When Russian Prime Minister Dmitry Medvedev said Pussy Riot had spent enough time behind bars, it raised hopes that they could be released at their next court hearing on Monday, Oct. 1. But in a new interview from prison, the band does not sound all that hopeful. GQ's Michael Idov has published an interview with Nadya Tolokonnikova and Masha Alyokhina, each serving two-year sentences. IT was a tough interview to get:  lawyers smuggled in Idov's questions and the answers from the third bandmate serving time, Katya Samutsevich, were confiscated by prison officials. Tolokonnikova and Alyokhina didn't address next Monday's hearing, but they did make it clear that they do not like prison at all and didn't sound like they're planning to leave any time soon. 

On the rumor that the band is receiving VIP treatment in prison:  "Did Auschwitz have VIP death lounges? If yes, then I suppose you can call our conditions VIP treatment," says Nadya

On day-to-day life in the prison: "Here in Russia, a prisoner has no Internet access, no computer, not even a typewriter ... After 6 a.m., you're not allowed to sleep under a blanket. Theoretically, until lights-out at 10 p.m., you're not allowed to sleep at all, but in practice you can lie on top of the blanket and cover yourself with your coat," says Masha.

On their state of mind. "Right now we're in hell here. It's hard living in a place where everyone can hate you because of something they heard on TV. That's why every gesture of support is so important and so much appreciated," says Nadya.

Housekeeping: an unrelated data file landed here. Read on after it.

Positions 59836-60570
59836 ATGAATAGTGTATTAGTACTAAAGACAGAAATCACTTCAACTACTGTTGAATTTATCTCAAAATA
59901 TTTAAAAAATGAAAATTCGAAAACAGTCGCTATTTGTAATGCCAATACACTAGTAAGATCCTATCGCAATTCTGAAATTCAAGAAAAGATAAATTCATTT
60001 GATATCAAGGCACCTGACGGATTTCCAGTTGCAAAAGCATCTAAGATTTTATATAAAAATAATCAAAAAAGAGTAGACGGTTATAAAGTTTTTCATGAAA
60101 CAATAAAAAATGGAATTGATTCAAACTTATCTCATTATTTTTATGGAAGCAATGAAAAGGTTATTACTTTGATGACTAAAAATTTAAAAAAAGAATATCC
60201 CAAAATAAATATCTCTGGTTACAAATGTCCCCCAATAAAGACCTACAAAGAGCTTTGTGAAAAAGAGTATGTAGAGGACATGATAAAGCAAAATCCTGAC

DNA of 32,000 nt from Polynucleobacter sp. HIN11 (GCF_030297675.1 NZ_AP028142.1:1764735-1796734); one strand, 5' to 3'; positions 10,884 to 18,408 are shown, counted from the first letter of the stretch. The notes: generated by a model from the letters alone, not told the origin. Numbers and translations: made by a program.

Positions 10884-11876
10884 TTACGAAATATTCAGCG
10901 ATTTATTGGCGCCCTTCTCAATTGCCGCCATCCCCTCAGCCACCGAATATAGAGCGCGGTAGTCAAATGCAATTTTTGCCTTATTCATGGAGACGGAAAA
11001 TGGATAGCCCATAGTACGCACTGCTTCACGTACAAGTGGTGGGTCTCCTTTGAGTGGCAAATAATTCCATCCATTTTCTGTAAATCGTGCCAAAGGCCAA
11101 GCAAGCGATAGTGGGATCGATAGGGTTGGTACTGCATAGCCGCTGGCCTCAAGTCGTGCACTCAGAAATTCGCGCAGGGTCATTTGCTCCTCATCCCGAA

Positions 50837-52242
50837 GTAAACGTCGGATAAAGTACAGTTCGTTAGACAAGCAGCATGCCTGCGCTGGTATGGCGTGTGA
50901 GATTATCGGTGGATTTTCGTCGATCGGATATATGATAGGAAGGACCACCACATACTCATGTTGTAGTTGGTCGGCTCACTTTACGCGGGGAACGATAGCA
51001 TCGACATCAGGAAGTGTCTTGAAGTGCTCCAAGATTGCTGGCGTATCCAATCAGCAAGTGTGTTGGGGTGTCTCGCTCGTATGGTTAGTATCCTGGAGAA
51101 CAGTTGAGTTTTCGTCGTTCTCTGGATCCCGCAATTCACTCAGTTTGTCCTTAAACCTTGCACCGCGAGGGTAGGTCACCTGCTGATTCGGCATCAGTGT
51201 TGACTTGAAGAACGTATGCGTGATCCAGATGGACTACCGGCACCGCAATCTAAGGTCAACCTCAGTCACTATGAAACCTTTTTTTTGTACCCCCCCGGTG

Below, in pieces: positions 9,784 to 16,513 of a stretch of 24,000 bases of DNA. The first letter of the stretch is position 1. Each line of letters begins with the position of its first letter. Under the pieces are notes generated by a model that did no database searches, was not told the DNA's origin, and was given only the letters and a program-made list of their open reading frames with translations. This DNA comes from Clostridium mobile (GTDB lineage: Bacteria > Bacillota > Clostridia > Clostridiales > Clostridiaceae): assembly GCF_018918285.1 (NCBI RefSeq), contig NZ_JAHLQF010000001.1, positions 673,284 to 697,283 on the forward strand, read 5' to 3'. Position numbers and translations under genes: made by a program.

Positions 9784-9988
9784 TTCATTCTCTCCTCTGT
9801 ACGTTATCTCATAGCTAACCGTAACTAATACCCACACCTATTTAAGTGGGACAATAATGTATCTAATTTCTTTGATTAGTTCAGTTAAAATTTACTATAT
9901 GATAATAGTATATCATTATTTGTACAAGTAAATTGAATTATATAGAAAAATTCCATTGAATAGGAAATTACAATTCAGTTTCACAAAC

On their verdict. "This verdict is so dumb and cruel that it removes any lingering illusions about Putin's system. It's a verdict on the system," says Nadya. 

In a sign of just how sensitive the Pussy Riot verdicts still are in Russia, the furniture firm IKEA has removed a photograph from its Russian website in which models donned colorful balaclavas like the ones made famous by Pussy Riot. It looks like the move was at least self-censorship. As Reuters reports, a notice on the website confirms the image was removed, saying:

IKEA is a commercial organisation that conducts its activity outside of politics and religion. We cannot allow our advertising project to be used as a platform for campaigning of any kind. 

Regardless, with the appeal date one week away, we'll know soon enough if the Kremlin wants to maintain its hardline stance against a group it turned into international superstars or get the controversy behind it as soon as possible.